Please help save the Sea Turtles

Save Sea Turtles - Defenders of Wildlife

Take Action for Sea Turtles
 

Oiled kemp's ridley sea turtle


Young turtles like the Kemp’s ridley above are especially imperiled by oil on beaches and in the water. Loggerheads, now listed as threatened, need new protections in the wake of the Gulf offshore oil disaster.

Help Save Loggerheads

 

Urge the National Marine Fisheries Service to list loggerhead sea turtles as endangered.

Please help us send 50,000 messages by Monday, June 14th. Take action nowand encourage a friend to do the same.

Forward this message



As a career biologist, former Director of the U.S. Fish and Wildlife Service and Executive Vice President of Defenders of Wildlife, I’m no stranger to animals in distress.

But what is happening in the Gulf of Mexico right now is an unprecedented ecological disaster. It is threatening sea turtles, sperm whales, dolphins, brown pelicans, Atlantic bluefin tuna and scores of other species… along with entire ecosystems. 

Today you can help me save one of most visible victims of the Gulf offshore oil disaster: imperiled loggerhead sea turtles. 

Urge the Obama administration to improve protections for these amazing seafarers by listing them as endangered under the Endangered Species Act. Please take action now.

Today I’m in the Gulf, meeting with senior officials in charge of the oil clean-up and response. Tomorrow I’ll be on one of the U.S. Fish and Wildlife Service’s response boats, surveying the damage… and dreading the sight of sea turtles, birds and other wildlife caught in the massive oil slick that’s growing by the day in the Gulf.

I’ll be working with government officials for as long as it takes to protect the wildlife that are innocent victims of BP’s negligence – all the wildlife victims. But today I need your help to save one species in particular: loggerhead sea turtles.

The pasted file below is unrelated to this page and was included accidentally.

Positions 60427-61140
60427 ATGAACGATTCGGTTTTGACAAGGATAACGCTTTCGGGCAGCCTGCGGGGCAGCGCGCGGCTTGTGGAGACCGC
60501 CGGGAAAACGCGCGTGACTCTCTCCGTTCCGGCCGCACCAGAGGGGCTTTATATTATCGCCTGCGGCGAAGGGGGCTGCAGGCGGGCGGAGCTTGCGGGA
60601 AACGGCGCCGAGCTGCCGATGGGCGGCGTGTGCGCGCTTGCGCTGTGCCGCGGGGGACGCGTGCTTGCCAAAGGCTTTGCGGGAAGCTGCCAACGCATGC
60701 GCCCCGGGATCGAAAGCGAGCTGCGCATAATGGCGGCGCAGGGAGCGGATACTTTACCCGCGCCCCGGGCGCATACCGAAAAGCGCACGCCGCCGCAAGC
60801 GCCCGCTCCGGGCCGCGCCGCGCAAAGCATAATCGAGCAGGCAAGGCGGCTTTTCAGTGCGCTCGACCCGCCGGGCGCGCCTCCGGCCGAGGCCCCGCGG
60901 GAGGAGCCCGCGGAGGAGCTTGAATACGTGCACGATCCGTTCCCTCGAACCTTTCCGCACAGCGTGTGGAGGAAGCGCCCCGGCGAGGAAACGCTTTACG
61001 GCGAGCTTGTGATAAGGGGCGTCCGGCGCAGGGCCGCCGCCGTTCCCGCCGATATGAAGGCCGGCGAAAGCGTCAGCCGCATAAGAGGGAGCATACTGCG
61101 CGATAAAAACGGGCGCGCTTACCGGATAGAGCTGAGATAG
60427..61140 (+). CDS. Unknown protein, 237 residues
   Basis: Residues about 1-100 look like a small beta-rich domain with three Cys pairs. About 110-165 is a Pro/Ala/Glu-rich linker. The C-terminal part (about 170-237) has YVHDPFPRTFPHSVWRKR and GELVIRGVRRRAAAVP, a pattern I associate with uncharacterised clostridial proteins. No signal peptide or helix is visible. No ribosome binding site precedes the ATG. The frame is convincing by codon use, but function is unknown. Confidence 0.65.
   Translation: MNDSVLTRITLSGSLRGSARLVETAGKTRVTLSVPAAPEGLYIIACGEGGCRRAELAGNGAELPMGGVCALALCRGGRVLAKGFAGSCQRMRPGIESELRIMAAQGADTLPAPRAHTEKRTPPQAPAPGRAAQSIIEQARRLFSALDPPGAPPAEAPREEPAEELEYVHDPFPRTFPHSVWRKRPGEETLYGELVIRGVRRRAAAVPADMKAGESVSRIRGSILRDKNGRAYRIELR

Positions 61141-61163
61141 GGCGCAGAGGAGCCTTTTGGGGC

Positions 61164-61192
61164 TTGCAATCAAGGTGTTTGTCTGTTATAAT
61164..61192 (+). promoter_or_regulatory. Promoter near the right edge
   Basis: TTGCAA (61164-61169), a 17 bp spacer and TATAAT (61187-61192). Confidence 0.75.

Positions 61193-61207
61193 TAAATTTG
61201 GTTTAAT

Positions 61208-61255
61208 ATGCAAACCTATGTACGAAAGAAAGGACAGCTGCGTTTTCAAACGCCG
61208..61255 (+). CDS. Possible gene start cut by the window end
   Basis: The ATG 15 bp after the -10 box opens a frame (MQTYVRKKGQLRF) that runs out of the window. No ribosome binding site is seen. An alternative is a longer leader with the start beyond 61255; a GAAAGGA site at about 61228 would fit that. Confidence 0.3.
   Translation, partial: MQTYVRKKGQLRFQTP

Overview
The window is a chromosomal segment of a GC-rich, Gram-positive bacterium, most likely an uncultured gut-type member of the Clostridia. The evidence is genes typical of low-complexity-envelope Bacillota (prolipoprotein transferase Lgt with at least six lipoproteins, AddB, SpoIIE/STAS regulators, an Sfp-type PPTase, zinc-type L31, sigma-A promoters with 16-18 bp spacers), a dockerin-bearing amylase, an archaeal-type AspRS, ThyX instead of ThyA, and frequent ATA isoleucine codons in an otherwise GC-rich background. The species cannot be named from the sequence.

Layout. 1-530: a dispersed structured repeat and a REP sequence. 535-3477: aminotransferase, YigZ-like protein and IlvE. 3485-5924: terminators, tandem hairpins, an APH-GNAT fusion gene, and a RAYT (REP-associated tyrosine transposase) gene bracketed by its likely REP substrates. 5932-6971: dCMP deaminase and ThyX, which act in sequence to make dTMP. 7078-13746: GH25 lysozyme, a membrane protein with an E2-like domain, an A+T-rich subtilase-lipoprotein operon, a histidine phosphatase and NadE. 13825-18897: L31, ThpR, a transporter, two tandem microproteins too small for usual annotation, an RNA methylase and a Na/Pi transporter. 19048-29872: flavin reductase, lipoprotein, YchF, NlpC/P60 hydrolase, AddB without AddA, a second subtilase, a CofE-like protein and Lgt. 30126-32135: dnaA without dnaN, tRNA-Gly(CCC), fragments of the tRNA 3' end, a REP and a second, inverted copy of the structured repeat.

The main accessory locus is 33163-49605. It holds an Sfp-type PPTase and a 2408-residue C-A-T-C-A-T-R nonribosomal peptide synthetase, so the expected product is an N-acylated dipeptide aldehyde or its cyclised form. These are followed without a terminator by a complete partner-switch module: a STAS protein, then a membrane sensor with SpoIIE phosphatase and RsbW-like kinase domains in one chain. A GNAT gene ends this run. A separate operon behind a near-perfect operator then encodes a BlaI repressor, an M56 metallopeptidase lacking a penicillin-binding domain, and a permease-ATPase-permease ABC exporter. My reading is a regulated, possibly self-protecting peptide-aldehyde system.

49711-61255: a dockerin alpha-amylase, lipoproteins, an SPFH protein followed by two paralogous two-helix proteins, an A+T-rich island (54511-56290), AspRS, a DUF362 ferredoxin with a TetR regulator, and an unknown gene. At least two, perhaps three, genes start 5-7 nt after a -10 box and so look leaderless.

Help ensure loggerheads get the life-saving protections they need. Please send your message to federal officials now.

Loggerhead sea turtles were in trouble before the Gulf oil spill disaster. 

The number of female loggerheads nesting on Florida beaches – one of the most important habitats for the species – has declined by 50 percent in the past decade. Scientists and government officials have sounded the alarm about what this could mean for the future of the ancient sea mariners. The National Marine Fisheries Service is now proposing to upgrade protection for loggerheads from threatened to endangered under the Endangered Species Act.

These turtles need our  help even more now.

The world’s second-largest loggerhead nesting area is on the beaches of the southeastern United States, the vast majority of which includes Florida’s central Atlantic beaches.

This area is expected to be threatened by the horrific oil slick, depending on how much of the slick gets picked up by the Loop Current — a powerful ocean current that could bring the slick around the southern reaches of the state, through the sensitive coral reef and mangrove areas of the Everglades and the Keys, and then into the Gulf Stream and up the east coast of Florida.

The spill could not have happened at a worse time: loggerheads and other sea turtles — as well as many shorebirds — are in the peak of their nesting seasons right now. 

Oil is extremely toxic to loggerheads and other species. Exposure can cause skin loss, poisoning, drowning and death… which is exactly why we need every available tool to help save the lives of individual loggerheads and save this species from extinction.

Today you can do something concrete to help save wildlife impacted by the disaster in the Gulf by helping to save loggerhead sea turtles from extinction. Please take action now.

We’ll do everything we can to save the lives of wildlife impacted by this environmental catastrophe. I hope you will too.

With Gratitude,

Jamie Rappaport Clark, Defenders of Wildlife

Jamie Rappaport Clark
Executive Vice President
Defenders of Wildlife

P.S. Please be sure to follow our blog (http://www.defendersblog.org) and updates on Facebook andTwitter. I’ll be posting from the Gulf all week as we work to protect coastal wildlife from toxic oil.

P.P.S. Please forward this email to at least 3 friends and help us hit our goal of 50,000 messages by next Monday (June 14th).


Comments are closed.